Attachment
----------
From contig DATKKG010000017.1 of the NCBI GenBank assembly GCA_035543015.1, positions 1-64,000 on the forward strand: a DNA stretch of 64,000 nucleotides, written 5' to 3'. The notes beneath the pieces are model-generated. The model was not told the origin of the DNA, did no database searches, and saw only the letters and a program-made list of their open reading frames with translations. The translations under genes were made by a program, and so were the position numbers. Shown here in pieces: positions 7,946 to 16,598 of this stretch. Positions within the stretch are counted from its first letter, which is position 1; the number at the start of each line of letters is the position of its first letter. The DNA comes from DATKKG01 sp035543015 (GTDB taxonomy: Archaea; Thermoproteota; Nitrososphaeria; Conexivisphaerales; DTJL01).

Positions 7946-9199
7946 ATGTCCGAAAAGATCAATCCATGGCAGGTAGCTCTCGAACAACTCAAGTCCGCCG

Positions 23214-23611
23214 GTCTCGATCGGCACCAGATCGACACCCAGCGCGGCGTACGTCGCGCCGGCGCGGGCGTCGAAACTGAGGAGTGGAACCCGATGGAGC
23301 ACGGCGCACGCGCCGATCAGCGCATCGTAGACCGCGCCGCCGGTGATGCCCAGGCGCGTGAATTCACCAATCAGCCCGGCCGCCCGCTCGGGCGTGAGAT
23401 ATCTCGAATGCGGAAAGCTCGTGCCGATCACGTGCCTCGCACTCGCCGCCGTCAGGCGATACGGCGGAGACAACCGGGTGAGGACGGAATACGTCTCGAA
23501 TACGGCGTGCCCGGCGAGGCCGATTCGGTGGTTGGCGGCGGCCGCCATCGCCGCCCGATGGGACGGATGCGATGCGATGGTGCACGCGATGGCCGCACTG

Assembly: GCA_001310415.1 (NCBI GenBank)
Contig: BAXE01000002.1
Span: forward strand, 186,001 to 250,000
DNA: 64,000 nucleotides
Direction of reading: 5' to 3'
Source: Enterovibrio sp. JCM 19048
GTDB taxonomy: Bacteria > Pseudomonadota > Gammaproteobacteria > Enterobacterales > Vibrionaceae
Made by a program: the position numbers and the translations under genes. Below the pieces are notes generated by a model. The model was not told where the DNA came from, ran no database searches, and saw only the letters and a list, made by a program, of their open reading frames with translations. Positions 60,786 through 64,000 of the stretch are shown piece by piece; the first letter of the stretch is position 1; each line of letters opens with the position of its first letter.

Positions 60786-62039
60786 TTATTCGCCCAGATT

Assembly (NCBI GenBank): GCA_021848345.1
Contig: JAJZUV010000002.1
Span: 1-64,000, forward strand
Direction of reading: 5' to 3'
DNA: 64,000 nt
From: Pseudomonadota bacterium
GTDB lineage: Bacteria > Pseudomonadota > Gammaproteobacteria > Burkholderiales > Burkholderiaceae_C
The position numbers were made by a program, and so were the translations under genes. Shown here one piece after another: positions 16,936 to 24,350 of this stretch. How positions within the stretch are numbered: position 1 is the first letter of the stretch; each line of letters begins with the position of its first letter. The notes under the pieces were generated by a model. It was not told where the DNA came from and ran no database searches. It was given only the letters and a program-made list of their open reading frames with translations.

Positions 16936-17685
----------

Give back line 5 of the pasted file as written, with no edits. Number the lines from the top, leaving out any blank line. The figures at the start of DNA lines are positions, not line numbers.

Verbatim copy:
23214 GTCTCGATCGGCACCAGATCGACACCCAGCGCGGCGTACGTCGCGCCGGCGCGGGCGTCGAAACTGAGGAGTGGAACCCGATGGAGC